Wednesday, March 22, 2017

Becoming a Top Gun Homeless Response System

In the opening scene of Top Gun, we are introduced to the hero of the movie, known by the call sign Maverick, as he accomplishes an incredible feat, trolling an enemy pilot:

It is so quick, that it is difficult to see how Maverick did this. So, how did he?

“When two pilots faced off in a dogfight, the pilot who was able to observe the variables, orient his aircraft to the best possible position relative to his opponent, decide on the best course of action to engage his opponent, and act rapidly on that decision would win the fight.” (Mark Bonchek and Chris Fussell, Decision Making, Top Gun Style; Emphases mine – DSG.)

What the fictional Maverick uses is a conceptual decision making framework originated by the real larger than life character, U.S. Air Force Colonel John Boyd. This framework is known as the OODA Loop, because, as illustrated by Maverick, it involves four steps, Observe, Orient, Decide, Act. Boyd believed that this framework could be useful beyond the military, and it is seen as particularly helpful in competition in the business world. I believe, that it is applicable to our fight to end homelessness, too.

You can probably reflect on different situations, where you have engaged in decision making, and have used some or all the elements Maverick used. The extent to which you have been successful may have depended on your adherence to the OODA Loop framework.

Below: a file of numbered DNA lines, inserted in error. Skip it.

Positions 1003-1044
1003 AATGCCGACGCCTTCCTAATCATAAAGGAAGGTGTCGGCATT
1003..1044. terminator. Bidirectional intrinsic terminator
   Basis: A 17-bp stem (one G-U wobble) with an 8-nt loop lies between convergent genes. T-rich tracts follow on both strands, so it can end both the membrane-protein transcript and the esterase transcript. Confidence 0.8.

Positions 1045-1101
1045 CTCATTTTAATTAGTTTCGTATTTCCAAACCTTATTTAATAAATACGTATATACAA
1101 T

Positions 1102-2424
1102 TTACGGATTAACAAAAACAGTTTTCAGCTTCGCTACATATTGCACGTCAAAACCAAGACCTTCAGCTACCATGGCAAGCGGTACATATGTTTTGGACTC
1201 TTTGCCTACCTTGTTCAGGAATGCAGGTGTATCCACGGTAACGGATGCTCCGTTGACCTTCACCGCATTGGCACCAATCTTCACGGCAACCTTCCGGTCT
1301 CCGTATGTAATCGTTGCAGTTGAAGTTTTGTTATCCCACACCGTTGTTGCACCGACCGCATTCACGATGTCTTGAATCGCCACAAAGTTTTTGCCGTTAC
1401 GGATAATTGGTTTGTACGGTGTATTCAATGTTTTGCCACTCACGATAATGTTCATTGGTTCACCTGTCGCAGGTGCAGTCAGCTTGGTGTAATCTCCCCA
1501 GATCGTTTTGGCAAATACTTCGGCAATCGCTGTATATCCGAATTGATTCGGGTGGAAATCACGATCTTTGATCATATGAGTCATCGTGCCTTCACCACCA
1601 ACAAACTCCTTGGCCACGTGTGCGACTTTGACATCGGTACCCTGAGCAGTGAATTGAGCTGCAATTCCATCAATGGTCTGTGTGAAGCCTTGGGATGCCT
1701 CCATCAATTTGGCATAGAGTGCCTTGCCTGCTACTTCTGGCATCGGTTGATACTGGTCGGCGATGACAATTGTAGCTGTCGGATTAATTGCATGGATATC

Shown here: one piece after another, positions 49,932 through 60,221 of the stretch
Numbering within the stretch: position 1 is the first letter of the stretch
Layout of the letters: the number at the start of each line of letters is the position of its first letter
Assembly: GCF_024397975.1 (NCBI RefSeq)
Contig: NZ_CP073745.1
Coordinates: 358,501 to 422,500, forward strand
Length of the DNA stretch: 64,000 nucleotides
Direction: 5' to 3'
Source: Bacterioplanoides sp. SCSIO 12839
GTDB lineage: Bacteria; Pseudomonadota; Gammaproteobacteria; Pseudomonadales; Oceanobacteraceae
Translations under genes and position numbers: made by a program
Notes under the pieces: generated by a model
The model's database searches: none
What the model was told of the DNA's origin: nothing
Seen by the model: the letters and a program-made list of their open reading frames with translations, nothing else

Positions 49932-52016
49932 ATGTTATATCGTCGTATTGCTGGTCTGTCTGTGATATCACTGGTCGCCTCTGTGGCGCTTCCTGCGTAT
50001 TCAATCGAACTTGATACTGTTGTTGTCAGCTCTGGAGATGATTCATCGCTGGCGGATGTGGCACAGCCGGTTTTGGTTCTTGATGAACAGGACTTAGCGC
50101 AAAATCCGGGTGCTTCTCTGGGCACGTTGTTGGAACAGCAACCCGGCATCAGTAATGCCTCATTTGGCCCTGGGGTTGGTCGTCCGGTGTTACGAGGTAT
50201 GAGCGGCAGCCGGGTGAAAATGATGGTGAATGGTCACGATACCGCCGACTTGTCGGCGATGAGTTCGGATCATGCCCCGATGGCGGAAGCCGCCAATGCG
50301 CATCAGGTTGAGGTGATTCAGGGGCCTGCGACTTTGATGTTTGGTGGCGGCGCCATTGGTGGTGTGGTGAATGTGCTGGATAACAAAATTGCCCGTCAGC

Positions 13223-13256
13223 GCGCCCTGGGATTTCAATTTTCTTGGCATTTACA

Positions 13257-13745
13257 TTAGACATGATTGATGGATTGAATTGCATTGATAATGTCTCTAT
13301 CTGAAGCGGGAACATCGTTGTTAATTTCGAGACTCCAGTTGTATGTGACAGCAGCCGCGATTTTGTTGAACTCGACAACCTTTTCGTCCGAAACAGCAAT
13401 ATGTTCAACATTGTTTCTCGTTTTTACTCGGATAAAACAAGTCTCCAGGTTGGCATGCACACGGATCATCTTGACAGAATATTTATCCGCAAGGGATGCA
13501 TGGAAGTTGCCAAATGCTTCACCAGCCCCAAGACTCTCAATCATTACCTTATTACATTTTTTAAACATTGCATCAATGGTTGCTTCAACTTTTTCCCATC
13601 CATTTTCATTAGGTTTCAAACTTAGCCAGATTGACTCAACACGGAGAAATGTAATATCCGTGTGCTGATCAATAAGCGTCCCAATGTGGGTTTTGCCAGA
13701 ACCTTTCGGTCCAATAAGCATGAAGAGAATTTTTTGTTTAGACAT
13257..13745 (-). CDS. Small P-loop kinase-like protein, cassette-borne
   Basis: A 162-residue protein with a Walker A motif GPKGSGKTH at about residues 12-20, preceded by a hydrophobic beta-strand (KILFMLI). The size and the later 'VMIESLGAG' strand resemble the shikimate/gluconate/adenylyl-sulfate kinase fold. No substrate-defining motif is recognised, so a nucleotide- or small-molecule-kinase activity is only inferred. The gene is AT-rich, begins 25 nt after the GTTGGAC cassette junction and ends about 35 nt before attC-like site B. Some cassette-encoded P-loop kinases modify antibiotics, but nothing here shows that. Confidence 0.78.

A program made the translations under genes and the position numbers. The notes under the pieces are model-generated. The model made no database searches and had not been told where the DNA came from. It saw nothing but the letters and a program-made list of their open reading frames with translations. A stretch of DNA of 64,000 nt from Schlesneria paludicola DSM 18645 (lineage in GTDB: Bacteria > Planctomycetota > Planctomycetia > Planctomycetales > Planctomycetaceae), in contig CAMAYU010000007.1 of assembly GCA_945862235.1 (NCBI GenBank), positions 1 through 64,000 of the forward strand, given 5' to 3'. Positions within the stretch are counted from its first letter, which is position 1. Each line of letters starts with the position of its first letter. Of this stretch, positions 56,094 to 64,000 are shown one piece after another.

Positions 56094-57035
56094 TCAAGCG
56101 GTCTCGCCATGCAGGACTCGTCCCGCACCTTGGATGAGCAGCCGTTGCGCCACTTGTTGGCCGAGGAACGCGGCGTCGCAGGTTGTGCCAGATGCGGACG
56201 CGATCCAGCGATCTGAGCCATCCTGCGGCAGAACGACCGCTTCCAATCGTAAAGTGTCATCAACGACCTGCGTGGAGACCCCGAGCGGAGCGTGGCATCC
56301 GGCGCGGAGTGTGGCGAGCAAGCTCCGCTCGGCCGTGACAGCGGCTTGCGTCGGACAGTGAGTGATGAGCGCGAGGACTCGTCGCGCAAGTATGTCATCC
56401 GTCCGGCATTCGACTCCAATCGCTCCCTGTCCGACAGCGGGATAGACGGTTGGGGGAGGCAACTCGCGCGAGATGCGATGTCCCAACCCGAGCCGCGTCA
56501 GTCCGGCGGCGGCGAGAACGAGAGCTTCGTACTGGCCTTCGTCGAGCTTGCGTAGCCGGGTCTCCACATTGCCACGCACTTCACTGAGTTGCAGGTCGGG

You could, for instance, observe carefully, orient yourself to your situation very well, and even decide on the right course of action, but then due to various obstacles, not act. Conversely, my father’s admonition from when I was a child, still echoes in my head. To my pleading, “But I thought,” he would respond, “No, you didn’t think!” In those cases, I decided and then acted, without observing and orienting.

So, how does this apply to ending homelessness? If you think about our new MDHA Homeless Response System Community Dashboard, it gives us the perfect tool to make decisions in a way that would make Colonel Boyd proud. It allows us to observe all of the performance metrics or variables related to our number one job, as a homeless response system, housing the homeless. We can then orient ourselves into the best possible position, by drilling down into the data, and addressing three simple questions:
  • How are we doing in housing the homeless?
  • What is helping us house the homeless?
  • What is impeding us from housing the homeless?

Once we have carefully observed and oriented ourselves, we can decide what corrective action we need to take to do a better job. Then, we follow through, and take that corrective action.

That the most important component in the real world is action, is a given. However, it is the Dashboard that allows our action to be much more well informed than ever before, and that is the true game-changer. The Dashboard allows our action to be guided by genuine data-driven evidence-informed decisions, born of careful observation and orientation.  With that, we can win this dogfight and defeat our foe, homelessness in Dallas and Collin Counties.

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